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Migrants on buses sent to blue states as a protest by Texas and Arizona governors have disembarked in states such as Georgia and Tennessee, drawing protests from Republican lawmakers.

Since April, thousands of migrants have arrived by bus in New York City and Washington, D.C., sent north by Republican governors in Texas and Arizona - but increasingly, the migrants are hopping off the buses in red states along the route. Read more»

Most people move during the spring and summer months, but many would-be movers stayed put this May and June amid higher interest rates and rising rents, and exurbs saw more people move in as other areas experienced an outflow. Read more»

Investors have bought up rental homes, especially in Black and Hispanic suburbs in the Sun Belt, causing drops in home ownership.

Investors bought nearly a quarter of U.S. single-family homes that sold last year, often driving up rents for suburban families in the process - with investors buying 31% of single-family homes in Arizona during 2021, a 76% change from 2020. Read more»

Hamstrung by a shortage of workers, energy-producing states had the largest declines in GDP in the early months of this year.

Despite skyrocketing oil and gas prices and amid worries about a possible recession, energy-producing states had the biggest drops in gross domestic product as companies are still struggling to bring back workers and rigs that were idled early in the pandemic. Read more»

Wes Oswald holds petitions as part of the 2021 launch of Invest in AZ.

Because of the pandemic, there are fewer people on the streets to gather signatures, and the labor market has raised costs to hire signature gatherers. That makes it tougher for grassroots campaigns to get petitions signed without help from moneyed donors. Read more»

The census review won’t help with issues such as college students living in private rentals that are not classified as dorms—a common problem for college towns that complained of low counts.

The U.S. Census Bureau will allow local governments to ask for reviews of institutions counted in the 2020 census after problems with institutional counts for places such as college dorms, nursing homes and prisons have drawn 34 detailed complaints. Read more»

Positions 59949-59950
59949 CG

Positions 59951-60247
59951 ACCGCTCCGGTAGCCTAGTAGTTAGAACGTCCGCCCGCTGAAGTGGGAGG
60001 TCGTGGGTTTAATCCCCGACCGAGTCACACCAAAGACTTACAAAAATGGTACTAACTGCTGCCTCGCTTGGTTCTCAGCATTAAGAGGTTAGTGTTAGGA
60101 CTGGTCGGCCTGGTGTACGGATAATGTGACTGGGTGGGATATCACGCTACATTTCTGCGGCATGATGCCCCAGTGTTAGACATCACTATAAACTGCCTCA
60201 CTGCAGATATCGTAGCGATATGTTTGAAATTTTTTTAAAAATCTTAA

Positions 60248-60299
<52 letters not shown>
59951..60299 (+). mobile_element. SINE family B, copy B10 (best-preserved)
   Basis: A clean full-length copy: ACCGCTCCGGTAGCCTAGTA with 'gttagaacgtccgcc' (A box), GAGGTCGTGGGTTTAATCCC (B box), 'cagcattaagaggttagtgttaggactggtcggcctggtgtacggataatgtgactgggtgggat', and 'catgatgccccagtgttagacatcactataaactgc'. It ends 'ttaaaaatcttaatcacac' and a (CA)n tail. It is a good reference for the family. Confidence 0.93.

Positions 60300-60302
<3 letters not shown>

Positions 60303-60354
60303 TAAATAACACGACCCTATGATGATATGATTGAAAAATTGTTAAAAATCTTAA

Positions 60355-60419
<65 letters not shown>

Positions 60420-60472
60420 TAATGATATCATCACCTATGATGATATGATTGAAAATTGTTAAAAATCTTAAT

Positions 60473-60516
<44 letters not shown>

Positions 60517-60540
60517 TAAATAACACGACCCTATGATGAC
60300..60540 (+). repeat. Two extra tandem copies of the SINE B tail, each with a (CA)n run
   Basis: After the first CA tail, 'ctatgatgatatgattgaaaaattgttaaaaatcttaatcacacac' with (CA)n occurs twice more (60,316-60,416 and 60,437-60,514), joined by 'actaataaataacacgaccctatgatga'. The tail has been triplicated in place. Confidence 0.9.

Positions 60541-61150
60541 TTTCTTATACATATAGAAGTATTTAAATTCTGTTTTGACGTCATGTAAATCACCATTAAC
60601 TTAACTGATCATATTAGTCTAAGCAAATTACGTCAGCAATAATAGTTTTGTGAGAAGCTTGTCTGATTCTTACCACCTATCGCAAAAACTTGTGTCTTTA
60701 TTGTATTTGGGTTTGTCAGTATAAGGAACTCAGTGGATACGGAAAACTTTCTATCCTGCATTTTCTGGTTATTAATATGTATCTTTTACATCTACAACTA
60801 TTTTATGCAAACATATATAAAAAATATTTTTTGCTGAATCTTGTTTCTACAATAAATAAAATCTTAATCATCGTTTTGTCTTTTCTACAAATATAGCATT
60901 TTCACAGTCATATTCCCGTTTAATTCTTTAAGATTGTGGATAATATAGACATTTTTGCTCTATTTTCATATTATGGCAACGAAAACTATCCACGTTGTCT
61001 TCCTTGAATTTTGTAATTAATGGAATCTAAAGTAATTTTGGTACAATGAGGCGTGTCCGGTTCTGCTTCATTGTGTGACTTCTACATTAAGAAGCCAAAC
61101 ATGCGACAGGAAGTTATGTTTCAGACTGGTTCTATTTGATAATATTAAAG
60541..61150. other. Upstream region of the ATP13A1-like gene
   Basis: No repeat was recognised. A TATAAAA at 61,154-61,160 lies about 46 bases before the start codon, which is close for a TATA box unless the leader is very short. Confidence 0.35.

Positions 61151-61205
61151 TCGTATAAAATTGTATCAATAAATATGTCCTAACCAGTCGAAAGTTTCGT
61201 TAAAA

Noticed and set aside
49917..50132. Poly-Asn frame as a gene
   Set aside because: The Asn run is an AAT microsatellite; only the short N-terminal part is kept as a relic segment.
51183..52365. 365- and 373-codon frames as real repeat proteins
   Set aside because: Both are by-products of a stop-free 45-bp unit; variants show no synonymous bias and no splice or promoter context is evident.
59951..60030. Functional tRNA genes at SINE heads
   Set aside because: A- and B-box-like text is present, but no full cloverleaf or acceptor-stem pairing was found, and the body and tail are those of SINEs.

Most companies expect workers to be remote about 30% of the time after the pandemic, though the national rate has been 'stalled' around 40% since last fall.

Nationally, people were working remotely about 39% of the time as of April, after peaking at around 62% in mid-2020, and the new realities are likely to untether labor from centralized workplaces and blurring the boundaries between work and home. Read more»

The number of people identifying as more than one race nearly doubled between 2010 and 2020.

The number of Americans who identified as more than one race nearly doubled to 13.5 million people between 2010 and 2020, and did double or more in 34 states and the District of Columbia. Read more»

Hundreds of thousands of women have returned to the workforce in recent months.

The pandemic “shecession” is fading as more women return to jobs across the country, aided by new workplace flexibility that could lock in future increases in female employment. Read more»

Arizona State University in Tempe, one of the college towns where the U.S. Census Bureau has offered to review counts of students, along with prisons and other institutional living quarters, that have been miscounted in confusion caused by the coronavirus pandemic.

Many cities and states say the 2020 census wildly underestimated their residents, costing them significant money for the social services and infrastructure their areas need - and while the Census Bureau has created programs to fix the errors, many say they are not sufficient. Read more»

In the year after the COVID-19 pandemic began in March 2020, moves out of city centers increased from the year before, as did moves into rural and suburban areas - but the trend slowed considerably during the second year of the pandemic. Read more»

Despite school reopenings, it remains hard for parents of small children, especially mothers, to stay in the workforce.

Many parents thought school reopenings this year would free them to return to the workforce, but that prospect has been delayed again and again as waves of coronavirus variants have sent children home after classroom exposures or illnesses. Read more»

Army  Capt. Jason Webb, right,  and Army Capt. Corrine Brown, left, critical care nurses with the 627th Hospital Center, prepare to move a COVID-19 positive patient. The National Guard has be called in to help with hospital staffing shortages in many states. Retirements of frontline workers such as nurses have added to shortages around the country.

As a shortage of frontline workers has vexed states and cities throughout the pandemic, workers who have a lot of contact with the public—such as police officers, nurses, school bus drivers and retail store workers—retired and left the workforce in high numbers last year. Read more»

This year’s redistricting of state legislatures is shaping up as extremely partisan across the country, and despite winning the presidency and the U.S. Senate in 2020, Democrats did not make much headway in reversing the GOP’s dominance of state legislatures. Read more»

In an acknowledgement of pandemic-related disruptions, the Census Bureau recently announced it would review its count of people living in institutions such as college dormitories, prisons and nursing homes.

Starting this week, communities that think they were undercounted can file challenges with the U.S. Census Bureau - but the so-called Count Question Resolution process only allows cities to challenge mapping mistakes that mistakenly placed people outside of city limits. Read more»

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